Class 12 Molecular basis of Inheritance-II NEET AIIMS
Molecular basis of Inheritance-II
The structure of DNA consists of a linear sequence of deoxyribonucleotides. This sequence ultimately dictates the components containing proteins, the end product of most genes. In this foregoing discussion, the focus will be made on the initial phases of gene expression by addressing major questions. First, how is genetic information encoded? Second, how does the genetic transfer from DNA to RNA occur? Third, how translation occurs, and finally, how gene regulates?
l Gene expression refers to the molecular mechanism by which a gene shows its potential in the phenotype of an organism.
Mechanism of Gene Expression
l A gene contains the blueprint or code for a particular polypeptide in the form of a specific sequence of its pairs. It transfers its code to mRNA transcribed from it. The process is called transcription. The mRNA binds to ribosomes and with the help of suitable tRNAs selects the required amino acids and links them in a proper sequence received from the gene to form a polypeptide. This process occurs on the ribosomes and is called translation.
l The polypeptide may contribute to a morphological or functional trait (phenotype) of the cell and organism. Thus, the molecular structure of a gene is expressed in a phenotype. There is a definite relationship between the genes and proteins present in a cell or an organism. A change in the gene would change the code and give rise to a different polypeptide, ultimately a different phenotype.
Gene Expression in Eukaryotes
l The genome of higher eukaryotes is very complex. This is evident from the number of genes present in the eukaryotic cell. Human haploid genome seems to have 30,000 to 40,000 genes.
l The structure of the eukaryotic gene is also complex. Whereas the concept of colinearity of gene and protein is fully true for the prokaryotes, it partly holds good for the eukaryotes. This is so because a eukaryotic gene has stretches of the base, which do not code for amino acids inserted between stretches of the base, which are code for amino acids. The coding segments of the gene are called exons and noncoding sequences are called introns.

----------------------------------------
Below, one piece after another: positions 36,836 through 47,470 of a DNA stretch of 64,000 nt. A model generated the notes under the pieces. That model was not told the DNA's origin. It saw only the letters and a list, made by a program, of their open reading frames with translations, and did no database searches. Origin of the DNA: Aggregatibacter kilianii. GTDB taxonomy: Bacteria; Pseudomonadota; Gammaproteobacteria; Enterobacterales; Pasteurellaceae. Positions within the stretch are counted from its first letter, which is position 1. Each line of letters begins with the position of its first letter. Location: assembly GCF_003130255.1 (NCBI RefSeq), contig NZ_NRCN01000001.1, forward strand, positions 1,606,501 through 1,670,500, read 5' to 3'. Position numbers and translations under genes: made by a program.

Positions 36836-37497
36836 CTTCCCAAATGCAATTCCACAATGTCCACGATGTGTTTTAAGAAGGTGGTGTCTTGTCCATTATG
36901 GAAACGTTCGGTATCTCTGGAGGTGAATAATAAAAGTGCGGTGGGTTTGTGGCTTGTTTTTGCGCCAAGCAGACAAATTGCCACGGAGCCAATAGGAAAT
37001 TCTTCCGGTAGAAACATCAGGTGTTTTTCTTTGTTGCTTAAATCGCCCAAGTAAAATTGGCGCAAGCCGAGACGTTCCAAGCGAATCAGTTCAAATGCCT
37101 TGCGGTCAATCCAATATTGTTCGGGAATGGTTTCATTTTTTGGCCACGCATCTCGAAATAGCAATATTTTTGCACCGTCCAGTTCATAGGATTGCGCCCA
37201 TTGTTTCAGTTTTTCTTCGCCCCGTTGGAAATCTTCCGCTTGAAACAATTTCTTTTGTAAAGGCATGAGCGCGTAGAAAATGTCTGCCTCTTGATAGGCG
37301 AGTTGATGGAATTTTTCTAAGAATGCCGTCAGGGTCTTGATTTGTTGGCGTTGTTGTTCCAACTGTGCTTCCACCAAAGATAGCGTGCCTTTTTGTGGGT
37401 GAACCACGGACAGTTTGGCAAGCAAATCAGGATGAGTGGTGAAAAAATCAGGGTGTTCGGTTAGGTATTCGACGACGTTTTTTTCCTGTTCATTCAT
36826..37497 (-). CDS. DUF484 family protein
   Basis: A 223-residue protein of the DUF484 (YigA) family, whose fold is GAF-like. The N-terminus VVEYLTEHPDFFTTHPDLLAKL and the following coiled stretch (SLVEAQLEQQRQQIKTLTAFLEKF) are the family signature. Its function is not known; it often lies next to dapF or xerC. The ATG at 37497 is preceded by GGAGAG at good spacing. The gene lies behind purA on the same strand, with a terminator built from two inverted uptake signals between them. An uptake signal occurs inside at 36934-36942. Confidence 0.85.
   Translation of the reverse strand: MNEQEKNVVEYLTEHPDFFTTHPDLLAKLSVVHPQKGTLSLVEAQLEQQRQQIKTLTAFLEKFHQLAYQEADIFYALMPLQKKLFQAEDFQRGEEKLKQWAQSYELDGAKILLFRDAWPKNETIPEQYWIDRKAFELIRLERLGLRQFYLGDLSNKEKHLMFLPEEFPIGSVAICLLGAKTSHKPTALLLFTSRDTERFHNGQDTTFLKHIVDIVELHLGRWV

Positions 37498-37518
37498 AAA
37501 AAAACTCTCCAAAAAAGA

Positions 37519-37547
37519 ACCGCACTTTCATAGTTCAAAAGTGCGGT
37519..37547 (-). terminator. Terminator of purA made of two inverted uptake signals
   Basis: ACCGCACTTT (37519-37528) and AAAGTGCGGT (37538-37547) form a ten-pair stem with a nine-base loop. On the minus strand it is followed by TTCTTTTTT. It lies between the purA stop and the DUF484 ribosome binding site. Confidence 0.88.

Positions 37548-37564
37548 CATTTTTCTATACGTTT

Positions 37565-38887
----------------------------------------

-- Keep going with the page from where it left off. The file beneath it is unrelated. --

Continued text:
l The mRNA transcribed from a eukaryotic gene is called hnRNA and these non-coding sequences are removed by the process of post-transcriptional processing which is known as splicing. Thus, the processed mRNA and polypeptide it codes for are colinear even in the eukaryotes, although the genes are split. The processed mRNA passes out of the nucleus and joins the ribosomes. Here it is expressed through the synthesis of a polypeptide.
l Each reaction is enzyme controlled and enzymes are gene controlled, i.e., gene (B) ultimately is responsible for the reaction, because it is responsible for the production of enzyme b. If we get mutants of the gene (B), which failed to produce the enzyme b, then the reaction would not take place and if B were indispensable to the cell, growth would cease.
l It is known that changes in gene mutations occur spontaneously with a low frequency. The probability that a given gene will mutate to a defective form can be increased a hundredfold or more by mutagenic agents.
l Neurospora crassa (Red mould), a fungus of class Ascomycetes, is composed of intertwined hyphae. Each cell contains a haploid nucleus. It reproduces asexually by conidia and sexually by contact between an antheridium of + strain with the ascogonium (reproductive structure) of – strain.